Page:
Progression and assessment

The time taken to complete any research degree depends on your progress and individual needs and you must remain registered with the School until your thesis has been submitted.

You will register for the MPhil in the first instance. At the end of your first year, you will produce a 5,000-word research proposal for assessment, outlining the aims and methods of your thesis. Successful completion of this assessment is the condition for progress to the second year.

At the end of your second year you will prepare a package of Upgrade materials which includes the thesis proposal and a chapter outline, a schedule for completing the thesis and two draft chapters. Successful completion of this assessment  means moving from your original MPhil registration to registration as a PhD candidate

Your final award will be determined by the completion of an original research thesis and a viva oral examination.

More about programme requirements

Preliminary reading

P Dunleavy Authoring a PhD: how to plan, draft, write and finish a doctoral dissertation or thesis (Palgrave Macmillan, 2003)

We recommend you read around your topic and articles in leading sociology journals such as British Journal of Sociology, American Journal of Sociology, Theory and Society, Sociological Review, and Sociology.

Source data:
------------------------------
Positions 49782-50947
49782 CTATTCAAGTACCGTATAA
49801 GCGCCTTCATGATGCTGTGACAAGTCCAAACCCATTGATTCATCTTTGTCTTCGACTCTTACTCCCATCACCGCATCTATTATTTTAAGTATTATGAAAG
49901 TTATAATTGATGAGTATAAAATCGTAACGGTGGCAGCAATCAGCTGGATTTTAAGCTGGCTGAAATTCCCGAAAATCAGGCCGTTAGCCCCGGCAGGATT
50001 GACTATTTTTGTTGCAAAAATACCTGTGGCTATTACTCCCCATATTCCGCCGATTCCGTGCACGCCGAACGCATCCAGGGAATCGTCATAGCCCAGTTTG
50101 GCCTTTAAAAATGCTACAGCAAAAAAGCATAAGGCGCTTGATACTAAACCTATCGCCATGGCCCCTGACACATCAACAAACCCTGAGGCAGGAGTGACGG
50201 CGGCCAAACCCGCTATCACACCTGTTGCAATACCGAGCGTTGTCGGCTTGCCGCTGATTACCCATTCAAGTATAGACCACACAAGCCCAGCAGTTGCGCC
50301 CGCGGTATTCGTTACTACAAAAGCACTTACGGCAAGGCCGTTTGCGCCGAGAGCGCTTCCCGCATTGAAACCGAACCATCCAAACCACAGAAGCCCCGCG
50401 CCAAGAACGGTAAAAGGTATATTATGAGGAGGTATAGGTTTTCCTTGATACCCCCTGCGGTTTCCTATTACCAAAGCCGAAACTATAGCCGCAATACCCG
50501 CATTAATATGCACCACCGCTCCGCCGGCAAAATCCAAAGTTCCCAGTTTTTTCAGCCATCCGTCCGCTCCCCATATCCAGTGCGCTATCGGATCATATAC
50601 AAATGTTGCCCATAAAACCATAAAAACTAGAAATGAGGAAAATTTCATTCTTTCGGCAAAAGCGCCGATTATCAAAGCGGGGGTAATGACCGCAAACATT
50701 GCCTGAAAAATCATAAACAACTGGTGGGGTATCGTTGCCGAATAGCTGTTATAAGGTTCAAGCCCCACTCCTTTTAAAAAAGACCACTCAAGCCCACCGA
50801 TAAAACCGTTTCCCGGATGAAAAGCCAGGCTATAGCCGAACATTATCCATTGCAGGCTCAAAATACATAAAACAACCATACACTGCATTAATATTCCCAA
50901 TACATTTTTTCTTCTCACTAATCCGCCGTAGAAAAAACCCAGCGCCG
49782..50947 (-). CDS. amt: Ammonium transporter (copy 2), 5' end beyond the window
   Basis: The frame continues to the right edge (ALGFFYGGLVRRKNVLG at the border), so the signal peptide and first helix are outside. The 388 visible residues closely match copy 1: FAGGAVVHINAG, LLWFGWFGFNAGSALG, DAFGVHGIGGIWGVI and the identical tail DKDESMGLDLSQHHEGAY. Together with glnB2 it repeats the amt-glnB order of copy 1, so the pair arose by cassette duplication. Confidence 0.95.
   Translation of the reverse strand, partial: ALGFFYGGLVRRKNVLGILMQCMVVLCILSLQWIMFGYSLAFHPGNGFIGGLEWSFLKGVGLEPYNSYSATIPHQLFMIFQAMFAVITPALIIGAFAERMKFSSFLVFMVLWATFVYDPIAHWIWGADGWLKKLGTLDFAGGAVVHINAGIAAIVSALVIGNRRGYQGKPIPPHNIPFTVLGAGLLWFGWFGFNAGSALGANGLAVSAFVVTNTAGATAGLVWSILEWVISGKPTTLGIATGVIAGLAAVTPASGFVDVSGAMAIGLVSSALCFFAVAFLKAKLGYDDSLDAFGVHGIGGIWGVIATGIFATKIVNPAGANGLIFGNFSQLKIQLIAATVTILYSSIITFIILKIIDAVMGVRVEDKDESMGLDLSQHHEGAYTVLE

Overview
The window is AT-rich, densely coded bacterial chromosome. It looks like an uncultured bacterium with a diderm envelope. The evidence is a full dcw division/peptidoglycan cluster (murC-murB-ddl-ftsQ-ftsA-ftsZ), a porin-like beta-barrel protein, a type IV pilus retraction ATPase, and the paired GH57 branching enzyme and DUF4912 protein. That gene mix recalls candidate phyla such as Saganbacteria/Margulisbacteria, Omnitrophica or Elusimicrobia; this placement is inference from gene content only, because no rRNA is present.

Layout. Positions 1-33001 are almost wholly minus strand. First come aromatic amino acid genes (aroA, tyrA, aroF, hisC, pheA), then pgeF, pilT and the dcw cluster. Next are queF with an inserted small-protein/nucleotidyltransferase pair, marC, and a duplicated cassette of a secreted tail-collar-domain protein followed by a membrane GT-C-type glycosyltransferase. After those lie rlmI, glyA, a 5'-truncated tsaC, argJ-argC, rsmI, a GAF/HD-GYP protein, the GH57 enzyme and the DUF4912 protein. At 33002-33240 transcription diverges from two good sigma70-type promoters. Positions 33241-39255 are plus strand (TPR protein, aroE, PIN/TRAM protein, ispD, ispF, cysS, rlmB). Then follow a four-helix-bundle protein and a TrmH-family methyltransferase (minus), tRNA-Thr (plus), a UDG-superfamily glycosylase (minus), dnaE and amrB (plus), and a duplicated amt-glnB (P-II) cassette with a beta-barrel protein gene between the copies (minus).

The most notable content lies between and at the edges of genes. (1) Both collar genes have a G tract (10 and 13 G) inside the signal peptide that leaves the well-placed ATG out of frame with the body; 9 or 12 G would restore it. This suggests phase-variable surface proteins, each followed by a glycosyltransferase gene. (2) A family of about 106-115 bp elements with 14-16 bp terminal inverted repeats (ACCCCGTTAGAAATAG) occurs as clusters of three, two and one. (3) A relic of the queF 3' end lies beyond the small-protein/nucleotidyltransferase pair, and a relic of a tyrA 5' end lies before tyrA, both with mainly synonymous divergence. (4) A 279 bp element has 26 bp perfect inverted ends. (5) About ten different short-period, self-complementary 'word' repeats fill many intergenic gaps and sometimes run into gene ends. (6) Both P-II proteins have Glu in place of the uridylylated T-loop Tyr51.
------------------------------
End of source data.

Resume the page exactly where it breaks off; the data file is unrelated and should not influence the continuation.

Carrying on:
Careers

Students who successfully complete the programme often embark on an academic career. Our graduates have also gone on to work in the public sector and government as well as for international agencies.

Further information on graduate destinations for this programme

Support for your career

Many leading organisations give careers presentations at the School during the year, and LSE Careers has a wide range of resources available to assist students in their job search. Find out more about the support available to students through LSE Careers 

Student stories

Javier Trevino-Rangel

MPhil/PhD Sociology
Durango, Mexico

Javier-Trevino-Rangel-170x230 

I chose the programme at LSE because its Department of Sociology has played a key role in pioneering, establishing and developing the study of social deviance and social control. Having the opportunity to carry out research with the support of Professors Stanley Cohen, Nikolas Rose or Claire Moon has been invaluable due to their experience in dealing with the sociology of deviance, and the study of political or moral discourses to police them.